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If a trust accounting income differs from its taxable income, what would be the best approach in
distributing the income as per the ATO.
For example, Accounting income is $15K and the minute has been set out as follows
- Mum – $10000
- Dad – Rest of the balance
If the taxable income was $30,000 due to tax adjustments, how is that taxable income distributed.
Would it be proportioned 50/50 (i.e. 15K to Mum & 15K to Dad) or would $10,000 go to the Mum and
the balance of $20,000 be distributed to the Dad?
A trustee cannot distribute taxable income to beneficiaries. The trustee can only appoint or distribute
distributable income, which is generally determined according to the terms of the trust deed and trust law principles.
With every trust client, you need to check the trust deed to see how the distributable income is
determined or calculated as this can vary significantly from the trust to trust.
The way the trust assessment rules work in section 97 ITAA 1936 is that you need to apply what’s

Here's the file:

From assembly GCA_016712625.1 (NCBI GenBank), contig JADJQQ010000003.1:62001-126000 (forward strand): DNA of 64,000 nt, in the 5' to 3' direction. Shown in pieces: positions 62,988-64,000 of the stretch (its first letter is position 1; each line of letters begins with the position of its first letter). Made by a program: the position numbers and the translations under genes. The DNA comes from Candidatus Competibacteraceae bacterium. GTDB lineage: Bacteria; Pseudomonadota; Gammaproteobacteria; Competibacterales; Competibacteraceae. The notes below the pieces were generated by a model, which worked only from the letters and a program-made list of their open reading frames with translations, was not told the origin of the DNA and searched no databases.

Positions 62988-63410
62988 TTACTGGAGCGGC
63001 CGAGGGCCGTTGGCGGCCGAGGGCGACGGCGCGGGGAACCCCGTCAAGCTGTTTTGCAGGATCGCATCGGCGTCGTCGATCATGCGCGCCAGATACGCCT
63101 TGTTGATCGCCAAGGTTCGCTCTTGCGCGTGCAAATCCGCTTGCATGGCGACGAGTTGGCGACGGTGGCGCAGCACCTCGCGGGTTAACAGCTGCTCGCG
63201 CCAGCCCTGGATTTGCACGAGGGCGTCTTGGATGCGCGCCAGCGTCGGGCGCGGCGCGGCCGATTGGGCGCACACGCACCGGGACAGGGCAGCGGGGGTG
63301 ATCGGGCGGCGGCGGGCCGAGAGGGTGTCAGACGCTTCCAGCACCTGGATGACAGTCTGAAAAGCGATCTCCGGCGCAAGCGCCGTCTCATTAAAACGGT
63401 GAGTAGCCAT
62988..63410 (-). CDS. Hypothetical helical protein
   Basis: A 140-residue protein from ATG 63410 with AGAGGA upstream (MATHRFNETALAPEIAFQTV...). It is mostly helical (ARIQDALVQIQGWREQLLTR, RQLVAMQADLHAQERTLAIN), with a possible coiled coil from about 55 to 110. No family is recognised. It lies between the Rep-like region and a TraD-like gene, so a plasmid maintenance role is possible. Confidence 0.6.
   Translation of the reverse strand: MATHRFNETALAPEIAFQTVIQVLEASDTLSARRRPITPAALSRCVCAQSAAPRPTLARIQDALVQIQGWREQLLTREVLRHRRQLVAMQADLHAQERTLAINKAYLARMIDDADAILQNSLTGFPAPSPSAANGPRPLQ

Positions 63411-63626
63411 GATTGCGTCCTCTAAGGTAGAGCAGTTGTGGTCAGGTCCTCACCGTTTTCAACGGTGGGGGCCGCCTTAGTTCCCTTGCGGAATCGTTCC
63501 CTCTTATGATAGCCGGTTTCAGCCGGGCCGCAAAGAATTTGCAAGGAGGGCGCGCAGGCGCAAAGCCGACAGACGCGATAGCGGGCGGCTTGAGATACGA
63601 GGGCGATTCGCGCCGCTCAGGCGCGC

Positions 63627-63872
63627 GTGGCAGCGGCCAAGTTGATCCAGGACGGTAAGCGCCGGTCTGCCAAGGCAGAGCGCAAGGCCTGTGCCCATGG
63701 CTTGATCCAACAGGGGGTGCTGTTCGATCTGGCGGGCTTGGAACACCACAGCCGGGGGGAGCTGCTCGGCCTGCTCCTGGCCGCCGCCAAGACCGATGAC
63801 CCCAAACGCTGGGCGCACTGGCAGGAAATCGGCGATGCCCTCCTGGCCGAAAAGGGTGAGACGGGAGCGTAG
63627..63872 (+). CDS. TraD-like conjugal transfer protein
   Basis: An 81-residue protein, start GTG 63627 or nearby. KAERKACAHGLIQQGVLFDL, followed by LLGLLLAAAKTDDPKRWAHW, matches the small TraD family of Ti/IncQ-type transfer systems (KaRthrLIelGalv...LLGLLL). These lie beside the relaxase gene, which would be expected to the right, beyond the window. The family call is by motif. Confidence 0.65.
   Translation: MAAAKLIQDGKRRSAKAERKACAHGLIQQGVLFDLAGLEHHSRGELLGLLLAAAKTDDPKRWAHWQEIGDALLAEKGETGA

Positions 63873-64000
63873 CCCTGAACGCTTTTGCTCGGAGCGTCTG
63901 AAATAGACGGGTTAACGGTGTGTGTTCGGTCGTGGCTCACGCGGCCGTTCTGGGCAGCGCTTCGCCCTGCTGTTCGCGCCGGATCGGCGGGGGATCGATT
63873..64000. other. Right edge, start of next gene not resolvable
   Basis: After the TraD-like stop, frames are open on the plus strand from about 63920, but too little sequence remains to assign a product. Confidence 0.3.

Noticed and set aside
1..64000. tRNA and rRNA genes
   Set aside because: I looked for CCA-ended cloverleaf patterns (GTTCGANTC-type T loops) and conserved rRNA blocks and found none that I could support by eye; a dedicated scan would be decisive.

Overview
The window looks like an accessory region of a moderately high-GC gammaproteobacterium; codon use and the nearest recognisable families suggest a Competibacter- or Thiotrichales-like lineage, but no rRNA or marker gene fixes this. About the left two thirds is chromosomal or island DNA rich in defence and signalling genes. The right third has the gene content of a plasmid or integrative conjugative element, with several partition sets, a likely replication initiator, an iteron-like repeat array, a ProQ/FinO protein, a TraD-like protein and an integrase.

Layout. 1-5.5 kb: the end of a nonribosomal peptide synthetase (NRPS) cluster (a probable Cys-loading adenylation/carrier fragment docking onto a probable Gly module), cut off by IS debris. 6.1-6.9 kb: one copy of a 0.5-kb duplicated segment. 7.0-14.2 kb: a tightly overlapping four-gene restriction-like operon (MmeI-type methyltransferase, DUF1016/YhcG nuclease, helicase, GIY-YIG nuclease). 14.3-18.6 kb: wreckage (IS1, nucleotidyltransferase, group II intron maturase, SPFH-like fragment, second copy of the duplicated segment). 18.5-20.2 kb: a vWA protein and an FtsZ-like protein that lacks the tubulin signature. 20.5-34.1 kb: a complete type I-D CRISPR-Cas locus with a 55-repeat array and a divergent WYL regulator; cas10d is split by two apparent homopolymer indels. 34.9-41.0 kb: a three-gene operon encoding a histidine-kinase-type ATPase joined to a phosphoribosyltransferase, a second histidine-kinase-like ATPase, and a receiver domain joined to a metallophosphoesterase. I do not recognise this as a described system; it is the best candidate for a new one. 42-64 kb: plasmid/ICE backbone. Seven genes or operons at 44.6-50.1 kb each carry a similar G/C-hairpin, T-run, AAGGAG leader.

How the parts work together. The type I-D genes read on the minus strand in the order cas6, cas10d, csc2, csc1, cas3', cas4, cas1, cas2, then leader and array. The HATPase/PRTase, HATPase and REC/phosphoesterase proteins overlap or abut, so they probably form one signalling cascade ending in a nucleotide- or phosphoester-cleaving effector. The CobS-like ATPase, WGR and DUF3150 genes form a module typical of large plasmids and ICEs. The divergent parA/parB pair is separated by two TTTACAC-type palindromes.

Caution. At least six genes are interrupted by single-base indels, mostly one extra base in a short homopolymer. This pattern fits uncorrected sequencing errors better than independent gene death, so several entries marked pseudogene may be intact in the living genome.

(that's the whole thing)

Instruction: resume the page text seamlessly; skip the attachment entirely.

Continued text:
referred to as the proportionate approach (e.g., refer to the High Court decision in the Bamford case
which discussed this). This operates as follows:
First, you need to determine which beneficiaries were made presently entitled to some of the
distributable income of the trust during the year.
You then need to determine the percentage of total distributable income that each beneficiary was
presently entitled to.
Once you have determined this percentage, you apply it to the taxable income of the trust to
determine how much is assessed in the hands of each beneficiary.
For example, if the distributable income of the trust is $20,000 and the trustee has resolved to
distribute the first $10,000 to mum with the balance to dad it would appear that mum and dad are both
presently entitled to $10,000, representing 50% of total distributable income. This means that they
should each be assessed on 50% of the taxable income of the trust for the year